1. I could have used that head of butter lettuce last night. I made Vietnamese meatballs, intended to be wrapped in lettuce with condiments. Local store had a butter lettuce but they wanted $5.49 for it. And it was way overpackaged in a clamshell. Iceberg lettuce sufficed but it wasn’t the same.

      Liked by 2 people

      1. I hear ya! Iceberg lettuce has its uses, but sometimes it’s not what your preference would be. Last week at the market they had beautiful heads of butter lettuces, I’m hoping they do tomorrow as well.

        Liked by 1 person

  11. We have staples we have to shop for regionally, like lamb from Tri County meats in Newall, SD, Turkish olive oil, Scandinavian foodstuffs, and Asian and East Indian stuff from various venues in Fargo. I can get honey from Luverne in the Hyvee in Brookings. We have two grocery stores in town, and Walmart with only so-so selection, so when we travel, we grocery shop.

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  12. Husband and the Lutheran girl scout gardener are taking produce from the church garden to the local food pantry. Peas, beets, and cucumbers thus far. The food pantry can’t accept lettuce or leaf greens, per the Dept. Of Health.

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        1. Perhaps, but they’re readily available at the farmer’s market, and local stores. Presumably people wash their produce before they eat it. Makes no sense to me.

          Liked by 1 person

  13. I know what you mean about (sometimes) “dressing up” for the grocery trip – when else are you going to get to ??

    Midtown Market or co-op
    – half and half and (“local” Wisc. dairy) Westby’s cottage cheese, and Greek honey yogurt
    – from their deli – a salad called Broccoli Toss
    – smoked trout or whatever
    – Amish (free range) Chicken

    Local Rochester Wholesale Fruits has a number of favorites –
    – more in winter when we’re not growing our own
    – Wilbur’s Chocolate Buds
    – nuts that I can’t find at co-op

    When I can get to trader Joe’s (rarely now) I stock up on things like
    – nut butters, their Peach Salsa,
    – Unexpected Cheddar (and other variety cheeses)
    – Chicken bouillon packets
    – organic sugar
    – Irish Breakfast Tea
    – and like Bill, their Plain Yogurt

    Liked by 5 people

  14. OT – This afternoon, a woman posted the following on Nextdoor: “Buckets of human poop. Someone keeps leaving five-gallon buckets partially filled with human poop in our yard waste bin. Has this happened to anyone else? Any ideas to prevent it? I put up a sign but don’t think that will make much difference.” I contacted her via personal message to find out where she’s located. Turns out she’s one block north of us, and two houses away from the garage where Tommy appears to be currently squatting.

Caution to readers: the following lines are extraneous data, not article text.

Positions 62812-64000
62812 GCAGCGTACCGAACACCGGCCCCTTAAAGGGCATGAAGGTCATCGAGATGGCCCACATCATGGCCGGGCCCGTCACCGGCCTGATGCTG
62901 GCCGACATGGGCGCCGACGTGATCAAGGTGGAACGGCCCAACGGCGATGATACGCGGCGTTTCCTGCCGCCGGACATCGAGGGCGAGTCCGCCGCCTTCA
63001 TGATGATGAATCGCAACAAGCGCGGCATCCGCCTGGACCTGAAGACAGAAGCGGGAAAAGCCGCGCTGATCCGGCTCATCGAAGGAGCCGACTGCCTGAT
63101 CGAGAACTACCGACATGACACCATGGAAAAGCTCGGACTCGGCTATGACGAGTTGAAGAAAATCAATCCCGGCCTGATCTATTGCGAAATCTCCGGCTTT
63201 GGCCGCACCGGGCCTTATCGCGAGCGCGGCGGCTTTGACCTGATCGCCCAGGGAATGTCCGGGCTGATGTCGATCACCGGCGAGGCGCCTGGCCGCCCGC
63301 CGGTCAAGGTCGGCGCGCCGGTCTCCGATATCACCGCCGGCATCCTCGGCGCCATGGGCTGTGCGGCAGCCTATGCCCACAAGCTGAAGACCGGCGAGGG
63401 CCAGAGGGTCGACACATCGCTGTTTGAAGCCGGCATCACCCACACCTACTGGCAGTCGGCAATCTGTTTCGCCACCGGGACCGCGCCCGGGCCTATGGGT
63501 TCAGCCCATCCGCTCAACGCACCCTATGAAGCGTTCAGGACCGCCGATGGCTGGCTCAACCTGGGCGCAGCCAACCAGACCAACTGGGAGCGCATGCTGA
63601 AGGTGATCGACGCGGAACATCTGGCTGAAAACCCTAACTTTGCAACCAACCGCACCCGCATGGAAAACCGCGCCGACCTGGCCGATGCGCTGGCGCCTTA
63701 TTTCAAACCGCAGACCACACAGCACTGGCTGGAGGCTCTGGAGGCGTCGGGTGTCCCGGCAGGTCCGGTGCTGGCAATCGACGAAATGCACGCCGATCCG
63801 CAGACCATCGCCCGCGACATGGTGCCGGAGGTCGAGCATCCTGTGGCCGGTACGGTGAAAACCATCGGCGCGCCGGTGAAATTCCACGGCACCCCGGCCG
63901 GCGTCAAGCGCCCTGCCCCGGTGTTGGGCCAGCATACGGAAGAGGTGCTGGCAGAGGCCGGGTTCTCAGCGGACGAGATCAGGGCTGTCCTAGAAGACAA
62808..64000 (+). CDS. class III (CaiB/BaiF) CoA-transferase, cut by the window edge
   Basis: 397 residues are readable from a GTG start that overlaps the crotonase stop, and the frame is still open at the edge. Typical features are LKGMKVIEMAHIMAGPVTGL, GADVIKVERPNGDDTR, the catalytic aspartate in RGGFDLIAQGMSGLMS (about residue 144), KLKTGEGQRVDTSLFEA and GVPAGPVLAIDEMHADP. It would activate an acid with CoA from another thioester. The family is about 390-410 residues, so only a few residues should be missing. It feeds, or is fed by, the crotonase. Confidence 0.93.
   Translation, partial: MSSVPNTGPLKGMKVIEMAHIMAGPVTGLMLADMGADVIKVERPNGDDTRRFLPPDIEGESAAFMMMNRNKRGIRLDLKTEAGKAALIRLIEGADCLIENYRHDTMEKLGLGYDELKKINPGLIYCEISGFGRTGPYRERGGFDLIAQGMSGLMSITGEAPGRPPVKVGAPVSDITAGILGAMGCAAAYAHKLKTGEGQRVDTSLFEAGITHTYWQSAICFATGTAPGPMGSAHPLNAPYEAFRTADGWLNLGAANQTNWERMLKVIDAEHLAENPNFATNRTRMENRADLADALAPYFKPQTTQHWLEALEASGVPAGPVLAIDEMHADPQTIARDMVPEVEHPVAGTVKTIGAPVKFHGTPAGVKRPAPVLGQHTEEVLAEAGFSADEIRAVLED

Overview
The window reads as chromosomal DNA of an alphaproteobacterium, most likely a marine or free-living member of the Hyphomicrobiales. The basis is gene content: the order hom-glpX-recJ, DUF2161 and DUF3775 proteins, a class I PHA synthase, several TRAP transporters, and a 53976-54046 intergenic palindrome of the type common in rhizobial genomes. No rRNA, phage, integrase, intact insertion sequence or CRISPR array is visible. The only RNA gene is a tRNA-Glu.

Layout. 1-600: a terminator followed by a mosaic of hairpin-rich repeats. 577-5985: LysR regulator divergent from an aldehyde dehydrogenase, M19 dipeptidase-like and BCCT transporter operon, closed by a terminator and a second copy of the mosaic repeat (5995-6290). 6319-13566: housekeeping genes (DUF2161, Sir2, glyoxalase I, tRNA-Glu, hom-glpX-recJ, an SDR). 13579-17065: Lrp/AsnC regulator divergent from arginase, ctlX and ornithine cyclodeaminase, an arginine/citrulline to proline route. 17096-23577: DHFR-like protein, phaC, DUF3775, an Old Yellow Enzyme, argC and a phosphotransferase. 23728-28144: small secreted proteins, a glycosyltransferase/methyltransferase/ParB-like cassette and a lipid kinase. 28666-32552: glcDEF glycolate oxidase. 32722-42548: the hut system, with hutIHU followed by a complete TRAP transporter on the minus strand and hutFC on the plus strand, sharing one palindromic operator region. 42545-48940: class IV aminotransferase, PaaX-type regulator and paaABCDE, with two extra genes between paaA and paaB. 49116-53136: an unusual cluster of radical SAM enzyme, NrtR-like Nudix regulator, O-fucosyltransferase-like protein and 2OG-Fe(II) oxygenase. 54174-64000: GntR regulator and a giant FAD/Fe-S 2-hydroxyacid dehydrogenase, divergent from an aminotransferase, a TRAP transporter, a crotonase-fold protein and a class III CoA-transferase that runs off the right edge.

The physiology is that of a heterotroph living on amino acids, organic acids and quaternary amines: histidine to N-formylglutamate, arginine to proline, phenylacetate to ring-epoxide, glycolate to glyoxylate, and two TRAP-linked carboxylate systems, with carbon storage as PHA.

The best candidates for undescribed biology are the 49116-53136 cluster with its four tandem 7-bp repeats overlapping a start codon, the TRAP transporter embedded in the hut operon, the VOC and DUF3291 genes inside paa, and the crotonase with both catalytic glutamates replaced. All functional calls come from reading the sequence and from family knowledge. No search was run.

After he was evicted from his father’s house, he squatted in his dad’s garage, and disposed of poop by emptying his bucket by our garage. Hans promptly returned it to him, and he apparently found somewhere else to dispose of it. While I can’t prove that the above culprit is him, I’d be willing to bet that it is.

    Liked by 3 people

    1. Earlier this spring, our neighbor spend a few weeks cutting brush and working in the woods along a township road. He said someone was pooping in the woods, just off the edge of the road. There’s a Kwik Trip a mile down the road; why on earth would someone do it out there in the open?? It happen multiple times and he finally put a sign there that said “Poop Happens” and they seem to have moved on. course the weeds also got big enough they wouldn’t want to venture in there anymore.
      People are weird.

      Liked by 2 people

  15. I have favorite items at a bunch of different stores. Target has the best prices on Starbucks coffee beans. Trader Joe’s has the best deals on cheese. They have some really nice sharp cheddars at prices that can’t be beat. Aldi has decent prices on cheese, but what they term “sharp” cheddar isn’t really sharp, in my opinion. It’s just a normal mild cheddar.. Aldi has a good price on butter, though. Cub has a wonderful marinated salmon filet in ginger sauce, all ready to pop into the toaster oven. Hy-Vee has a good store brand sparkling water, just like La Croix but cheaper. Mississippi Market sells eggs individually if you don’t want to buy a whole dozen. They also have the best baguettes, by Rustica Bakery. Oxendale’s has a nice raisin rye bread by Grandma’s Bakery. For salads, Mississippi Market used to have a bin of spring greens and you could just take as much as you wanted and pay by weight. I liked that, but it went away with coronavirus. Trader Joe’s bagged butter lettuce is wonderful and it comes in slightly smaller bags than most of the bigger brands, which is nice for a single person. For tomatoes, only the farmers market will do. None of the stores have good tomatoes, even when they’re in season. When I want chocolate chips for a recipe, I generally go to Lunds, because they carry Guittard, which are the best chocolate chips money can buy.

    It would be nice to find a single store for everything, but i guess I’m too picky for that.

    Liked by 3 people